TALLAHASSEE, Fla. — The Florida Legislature convened a special session Monday devoted to the sole question of whether to ratify a gaming compact brokered between Gov. Ron DeSantis and the Seminole Tribe.​ For many lawmakers, getting to yes was made significantly easier within minutes of the session being gaveled to order.

What You Need To Know

  •  The Florida Legislature convened Monday to discuss a gaming compact made between Gov. DeSantis and the Seminole Tribe

  •  Some lawmakers were hesitant to ratify the compact due to language the left open the possibility of online gambling

  • An addendum was added Monday that took out any language concerning online gambling

  • If ratified and upheld by the federal government, the 30-year agreement is estimated to result in royalty payments of $2.5 billion in the first five years

While some Republicans had been hesitant to embrace the compact due to language that left open the possibility of tribal-managed online gambling, House Speaker Chris Sprowls (R-Palm Harbor) allayed those concerns with a surprise announcement to his chamber.

"​​I am holding in my hand an addendum to the Seminole Compact, signed today by the Seminole Tribe of Florida and our governor, Ron DeSantis, which deletes from the compact any and all references to a conversation on statewide online casino gaming in the state of Florida," Sprowls said.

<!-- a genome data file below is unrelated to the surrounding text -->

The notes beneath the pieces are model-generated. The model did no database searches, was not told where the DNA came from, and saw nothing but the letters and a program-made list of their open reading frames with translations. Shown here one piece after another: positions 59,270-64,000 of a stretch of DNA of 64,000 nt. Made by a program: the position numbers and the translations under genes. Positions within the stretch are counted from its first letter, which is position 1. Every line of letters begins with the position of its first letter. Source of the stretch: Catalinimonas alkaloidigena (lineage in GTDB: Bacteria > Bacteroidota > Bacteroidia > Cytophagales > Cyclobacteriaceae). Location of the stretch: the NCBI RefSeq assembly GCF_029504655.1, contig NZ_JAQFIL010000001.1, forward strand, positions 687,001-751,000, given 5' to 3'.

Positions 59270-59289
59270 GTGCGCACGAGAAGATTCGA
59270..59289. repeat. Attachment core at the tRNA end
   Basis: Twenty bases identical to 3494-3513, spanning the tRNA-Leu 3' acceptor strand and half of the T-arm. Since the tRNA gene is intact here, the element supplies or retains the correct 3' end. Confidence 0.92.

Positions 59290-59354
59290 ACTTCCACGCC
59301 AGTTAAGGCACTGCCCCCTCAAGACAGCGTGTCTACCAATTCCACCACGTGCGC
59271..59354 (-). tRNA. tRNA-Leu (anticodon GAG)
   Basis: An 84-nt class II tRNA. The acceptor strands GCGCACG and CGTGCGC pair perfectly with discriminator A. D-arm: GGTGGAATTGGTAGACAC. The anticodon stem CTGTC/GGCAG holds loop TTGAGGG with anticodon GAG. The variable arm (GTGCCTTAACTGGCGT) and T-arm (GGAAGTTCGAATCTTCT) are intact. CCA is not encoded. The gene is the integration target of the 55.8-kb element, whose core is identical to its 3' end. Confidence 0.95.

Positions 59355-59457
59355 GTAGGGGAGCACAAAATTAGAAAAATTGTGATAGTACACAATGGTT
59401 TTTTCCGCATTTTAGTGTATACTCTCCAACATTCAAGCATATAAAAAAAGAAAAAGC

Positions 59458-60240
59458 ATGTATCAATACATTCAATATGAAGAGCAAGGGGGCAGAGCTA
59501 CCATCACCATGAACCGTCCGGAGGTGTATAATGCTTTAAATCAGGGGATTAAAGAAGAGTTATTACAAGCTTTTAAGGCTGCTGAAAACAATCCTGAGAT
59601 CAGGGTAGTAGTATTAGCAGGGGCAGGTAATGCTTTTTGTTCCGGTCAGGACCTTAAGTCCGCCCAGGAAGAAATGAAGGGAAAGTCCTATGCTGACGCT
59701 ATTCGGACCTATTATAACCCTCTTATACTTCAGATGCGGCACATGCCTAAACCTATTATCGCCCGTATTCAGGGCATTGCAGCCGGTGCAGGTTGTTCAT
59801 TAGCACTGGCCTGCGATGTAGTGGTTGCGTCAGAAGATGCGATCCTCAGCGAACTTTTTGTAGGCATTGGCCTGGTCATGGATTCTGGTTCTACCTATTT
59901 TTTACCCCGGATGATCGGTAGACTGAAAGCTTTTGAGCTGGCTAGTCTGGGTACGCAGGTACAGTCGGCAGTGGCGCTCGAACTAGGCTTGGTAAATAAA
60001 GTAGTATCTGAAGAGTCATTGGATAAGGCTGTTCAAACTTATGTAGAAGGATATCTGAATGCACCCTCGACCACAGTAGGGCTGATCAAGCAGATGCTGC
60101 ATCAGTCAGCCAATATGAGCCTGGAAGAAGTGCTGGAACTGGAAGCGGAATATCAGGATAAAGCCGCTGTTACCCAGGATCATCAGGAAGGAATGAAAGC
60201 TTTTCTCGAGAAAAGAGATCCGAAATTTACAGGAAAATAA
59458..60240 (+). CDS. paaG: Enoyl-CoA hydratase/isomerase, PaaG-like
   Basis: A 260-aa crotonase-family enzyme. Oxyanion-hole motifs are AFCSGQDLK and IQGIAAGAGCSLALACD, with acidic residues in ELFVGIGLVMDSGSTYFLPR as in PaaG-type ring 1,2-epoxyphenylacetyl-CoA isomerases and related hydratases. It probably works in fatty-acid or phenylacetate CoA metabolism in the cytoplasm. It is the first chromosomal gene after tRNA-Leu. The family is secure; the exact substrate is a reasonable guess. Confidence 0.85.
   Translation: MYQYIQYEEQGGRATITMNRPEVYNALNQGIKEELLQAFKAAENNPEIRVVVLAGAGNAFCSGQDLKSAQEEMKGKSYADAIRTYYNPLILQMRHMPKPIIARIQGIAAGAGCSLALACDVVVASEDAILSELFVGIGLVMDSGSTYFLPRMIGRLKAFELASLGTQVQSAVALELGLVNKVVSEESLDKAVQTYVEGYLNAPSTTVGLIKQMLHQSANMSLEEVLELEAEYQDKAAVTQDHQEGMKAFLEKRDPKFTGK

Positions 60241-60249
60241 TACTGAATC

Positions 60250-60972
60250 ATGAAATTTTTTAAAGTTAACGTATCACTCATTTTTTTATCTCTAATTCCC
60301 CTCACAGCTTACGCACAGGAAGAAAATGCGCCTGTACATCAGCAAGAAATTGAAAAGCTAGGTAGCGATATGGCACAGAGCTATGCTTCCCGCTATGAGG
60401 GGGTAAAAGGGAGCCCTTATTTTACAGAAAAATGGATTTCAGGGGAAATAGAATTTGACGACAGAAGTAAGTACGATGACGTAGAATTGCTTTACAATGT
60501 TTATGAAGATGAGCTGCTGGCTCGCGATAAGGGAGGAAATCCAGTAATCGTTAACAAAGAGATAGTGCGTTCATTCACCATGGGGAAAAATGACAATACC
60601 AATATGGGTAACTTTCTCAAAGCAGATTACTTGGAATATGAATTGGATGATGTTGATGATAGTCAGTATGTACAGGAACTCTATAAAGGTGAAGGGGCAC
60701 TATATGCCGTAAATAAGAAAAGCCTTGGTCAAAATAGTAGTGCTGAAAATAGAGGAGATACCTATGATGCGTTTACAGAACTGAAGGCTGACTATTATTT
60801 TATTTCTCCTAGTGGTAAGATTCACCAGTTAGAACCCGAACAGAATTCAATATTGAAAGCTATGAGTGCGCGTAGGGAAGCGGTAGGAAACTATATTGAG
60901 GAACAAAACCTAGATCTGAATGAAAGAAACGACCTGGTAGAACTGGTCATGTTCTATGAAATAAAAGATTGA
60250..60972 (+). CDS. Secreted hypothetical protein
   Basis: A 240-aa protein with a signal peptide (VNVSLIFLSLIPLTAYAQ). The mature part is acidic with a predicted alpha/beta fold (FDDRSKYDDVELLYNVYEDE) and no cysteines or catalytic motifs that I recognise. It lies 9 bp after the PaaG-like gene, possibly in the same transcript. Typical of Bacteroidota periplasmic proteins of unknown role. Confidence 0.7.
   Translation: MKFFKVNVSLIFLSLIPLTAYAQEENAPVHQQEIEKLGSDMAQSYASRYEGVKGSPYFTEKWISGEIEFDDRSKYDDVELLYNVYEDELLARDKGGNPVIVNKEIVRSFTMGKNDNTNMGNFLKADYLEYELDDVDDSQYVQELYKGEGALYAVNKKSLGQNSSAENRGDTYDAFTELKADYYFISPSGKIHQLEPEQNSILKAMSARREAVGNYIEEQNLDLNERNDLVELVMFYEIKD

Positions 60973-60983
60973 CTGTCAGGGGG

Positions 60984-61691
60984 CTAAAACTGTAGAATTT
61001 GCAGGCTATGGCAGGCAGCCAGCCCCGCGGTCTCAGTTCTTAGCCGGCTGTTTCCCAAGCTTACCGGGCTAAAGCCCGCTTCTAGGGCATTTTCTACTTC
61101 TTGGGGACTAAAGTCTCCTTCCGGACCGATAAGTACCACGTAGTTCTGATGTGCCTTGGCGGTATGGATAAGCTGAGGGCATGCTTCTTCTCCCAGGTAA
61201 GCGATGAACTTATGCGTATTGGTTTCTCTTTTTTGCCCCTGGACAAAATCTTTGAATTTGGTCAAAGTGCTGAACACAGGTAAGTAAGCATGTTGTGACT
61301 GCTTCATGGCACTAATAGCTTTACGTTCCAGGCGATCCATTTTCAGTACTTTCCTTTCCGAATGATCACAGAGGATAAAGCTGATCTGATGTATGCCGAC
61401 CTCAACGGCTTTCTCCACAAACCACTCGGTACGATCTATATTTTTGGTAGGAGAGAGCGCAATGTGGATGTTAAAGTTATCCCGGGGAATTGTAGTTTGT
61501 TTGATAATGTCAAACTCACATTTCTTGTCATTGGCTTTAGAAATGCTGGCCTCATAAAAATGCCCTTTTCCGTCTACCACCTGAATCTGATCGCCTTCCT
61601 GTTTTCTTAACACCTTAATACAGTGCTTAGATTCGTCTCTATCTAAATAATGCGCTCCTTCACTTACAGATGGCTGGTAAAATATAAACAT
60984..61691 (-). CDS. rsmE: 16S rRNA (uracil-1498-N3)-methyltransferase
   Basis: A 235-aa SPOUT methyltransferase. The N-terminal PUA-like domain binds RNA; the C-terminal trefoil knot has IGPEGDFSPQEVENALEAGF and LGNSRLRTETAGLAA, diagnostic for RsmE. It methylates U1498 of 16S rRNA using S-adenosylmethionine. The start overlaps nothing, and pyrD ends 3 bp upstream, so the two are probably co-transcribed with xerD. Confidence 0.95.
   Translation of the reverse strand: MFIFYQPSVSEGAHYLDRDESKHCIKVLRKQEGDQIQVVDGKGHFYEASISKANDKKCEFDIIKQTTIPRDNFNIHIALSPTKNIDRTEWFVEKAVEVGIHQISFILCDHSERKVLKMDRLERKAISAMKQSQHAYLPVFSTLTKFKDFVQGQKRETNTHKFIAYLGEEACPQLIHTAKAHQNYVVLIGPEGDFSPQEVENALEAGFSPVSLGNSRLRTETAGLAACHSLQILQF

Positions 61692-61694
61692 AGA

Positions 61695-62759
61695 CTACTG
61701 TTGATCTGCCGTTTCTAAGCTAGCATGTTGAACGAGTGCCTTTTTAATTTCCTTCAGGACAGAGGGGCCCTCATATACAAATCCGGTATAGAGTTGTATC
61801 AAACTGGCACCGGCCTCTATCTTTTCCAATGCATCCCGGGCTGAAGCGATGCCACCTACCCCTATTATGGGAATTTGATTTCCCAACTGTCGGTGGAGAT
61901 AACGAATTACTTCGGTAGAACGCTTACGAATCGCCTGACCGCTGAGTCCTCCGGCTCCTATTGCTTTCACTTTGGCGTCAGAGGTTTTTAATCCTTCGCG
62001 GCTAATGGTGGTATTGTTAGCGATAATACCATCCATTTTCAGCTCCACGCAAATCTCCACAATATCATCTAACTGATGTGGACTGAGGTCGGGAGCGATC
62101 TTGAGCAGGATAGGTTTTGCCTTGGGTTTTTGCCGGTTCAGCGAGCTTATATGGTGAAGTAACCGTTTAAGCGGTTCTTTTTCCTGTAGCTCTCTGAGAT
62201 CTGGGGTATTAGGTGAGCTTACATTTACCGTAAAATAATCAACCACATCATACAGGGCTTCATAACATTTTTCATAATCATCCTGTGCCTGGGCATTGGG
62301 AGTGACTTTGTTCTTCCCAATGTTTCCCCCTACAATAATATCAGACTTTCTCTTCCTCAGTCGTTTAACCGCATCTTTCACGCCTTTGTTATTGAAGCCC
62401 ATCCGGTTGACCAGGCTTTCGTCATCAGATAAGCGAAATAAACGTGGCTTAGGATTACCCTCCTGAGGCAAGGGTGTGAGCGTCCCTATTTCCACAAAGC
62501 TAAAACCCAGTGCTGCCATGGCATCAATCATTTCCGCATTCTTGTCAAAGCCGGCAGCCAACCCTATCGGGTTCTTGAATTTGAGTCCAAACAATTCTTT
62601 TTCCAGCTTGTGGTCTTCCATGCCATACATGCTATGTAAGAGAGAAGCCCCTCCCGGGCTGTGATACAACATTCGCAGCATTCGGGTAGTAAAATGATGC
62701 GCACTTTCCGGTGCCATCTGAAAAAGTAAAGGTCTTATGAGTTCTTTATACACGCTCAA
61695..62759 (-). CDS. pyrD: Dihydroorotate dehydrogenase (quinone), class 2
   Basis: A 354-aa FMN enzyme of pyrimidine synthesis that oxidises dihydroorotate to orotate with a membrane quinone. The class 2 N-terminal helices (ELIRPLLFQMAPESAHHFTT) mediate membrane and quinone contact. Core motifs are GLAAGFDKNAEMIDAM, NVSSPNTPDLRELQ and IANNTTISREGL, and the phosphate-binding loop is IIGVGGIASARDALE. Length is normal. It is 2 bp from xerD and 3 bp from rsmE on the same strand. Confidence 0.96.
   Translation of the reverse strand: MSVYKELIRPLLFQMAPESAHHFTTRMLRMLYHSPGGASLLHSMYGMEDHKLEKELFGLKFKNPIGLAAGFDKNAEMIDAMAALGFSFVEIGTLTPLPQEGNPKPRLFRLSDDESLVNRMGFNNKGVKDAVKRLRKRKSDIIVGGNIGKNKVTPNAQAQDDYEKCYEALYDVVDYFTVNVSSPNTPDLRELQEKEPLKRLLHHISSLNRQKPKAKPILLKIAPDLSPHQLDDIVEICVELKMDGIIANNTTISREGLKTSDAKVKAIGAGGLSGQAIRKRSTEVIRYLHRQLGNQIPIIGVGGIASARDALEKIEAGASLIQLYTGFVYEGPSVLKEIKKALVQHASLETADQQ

The online gaming component of the compact had been a key talking point for opponents of gaming expansion. The group No Casinos, which sponsored a successful constitutional amendment in 2018 requiring voter referendums for new forms of gambling, took Florida's airwaves two weeks ago to warn Floridians of a potential wave of addiction flowing through smartphones.

The power of that argument has been undercut by Monday's addendum, which was the product of negotiations between the governor and legislative and tribal leaders.

If ratified and upheld by the federal government, the 30-year compact would result in tribal royalty payments of $2.5 billion in the first five years, a windfall that would buttress state coffers that are already swelling with billions of dollars in federal stimulus funding.

In exchange for the payments, the Seminoles would be allowed to build new casinos in South Florida and offer sports betting, along with new games including craps and roulette. DeSantis has defended the compact as a means of limiting gaming expansion beyond tribal boundaries.

"We also just trust the Tribe to be the one doing this, rather than stuff that's offshore," he said after signing the deal last month.

Notwithstanding the exclusion of online gambling, however, the compact's critics have taken issue with its other features, including the added games.

"It's the new games that would trigger the need for voter authorization, not the existence of another building," said No Casinos President John Sowinski.

After committee hearings Tuesday, final ratification votes are scheduled for Wednesday.